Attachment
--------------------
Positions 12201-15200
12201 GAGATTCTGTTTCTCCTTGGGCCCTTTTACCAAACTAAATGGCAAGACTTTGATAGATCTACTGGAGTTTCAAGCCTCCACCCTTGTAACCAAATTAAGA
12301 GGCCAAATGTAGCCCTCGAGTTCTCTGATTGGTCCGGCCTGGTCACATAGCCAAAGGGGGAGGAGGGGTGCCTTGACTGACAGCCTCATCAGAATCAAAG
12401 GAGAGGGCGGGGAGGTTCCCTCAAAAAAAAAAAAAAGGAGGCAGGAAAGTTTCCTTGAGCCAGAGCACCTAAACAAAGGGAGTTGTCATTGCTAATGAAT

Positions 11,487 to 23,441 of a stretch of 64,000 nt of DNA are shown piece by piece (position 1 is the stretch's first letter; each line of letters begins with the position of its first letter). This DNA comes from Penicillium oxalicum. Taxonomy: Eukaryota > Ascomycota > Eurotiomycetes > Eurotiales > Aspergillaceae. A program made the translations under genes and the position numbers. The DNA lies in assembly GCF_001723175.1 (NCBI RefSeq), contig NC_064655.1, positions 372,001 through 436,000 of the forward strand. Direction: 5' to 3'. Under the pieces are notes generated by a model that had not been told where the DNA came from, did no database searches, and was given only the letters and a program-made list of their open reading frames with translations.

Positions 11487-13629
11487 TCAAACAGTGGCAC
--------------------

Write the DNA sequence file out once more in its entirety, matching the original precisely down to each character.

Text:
Positions 12201-15200
12201 GAGATTCTGTTTCTCCTTGGGCCCTTTTACCAAACTAAATGGCAAGACTTTGATAGATCTACTGGAGTTTCAAGCCTCCACCCTTGTAACCAAATTAAGA
12301 GGCCAAATGTAGCCCTCGAGTTCTCTGATTGGTCCGGCCTGGTCACATAGCCAAAGGGGGAGGAGGGGTGCCTTGACTGACAGCCTCATCAGAATCAAAG
12401 GAGAGGGCGGGGAGGTTCCCTCAAAAAAAAAAAAAAGGAGGCAGGAAAGTTTCCTTGAGCCAGAGCACCTAAACAAAGGGAGTTGTCATTGCTAATGAAT

Positions 11,487 to 23,441 of a stretch of 64,000 nt of DNA are shown piece by piece (position 1 is the stretch's first letter; each line of letters begins with the position of its first letter). This DNA comes from Penicillium oxalicum. Taxonomy: Eukaryota > Ascomycota > Eurotiomycetes > Eurotiales > Aspergillaceae. A program made the translations under genes and the position numbers. The DNA lies in assembly GCF_001723175.1 (NCBI RefSeq), contig NC_064655.1, positions 372,001 through 436,000 of the forward strand. Direction: 5' to 3'. Under the pieces are notes generated by a model that had not been told where the DNA came from, did no database searches, and was given only the letters and a program-made list of their open reading frames with translations.

Positions 11487-13629
11487 TCAAACAGTGGCAC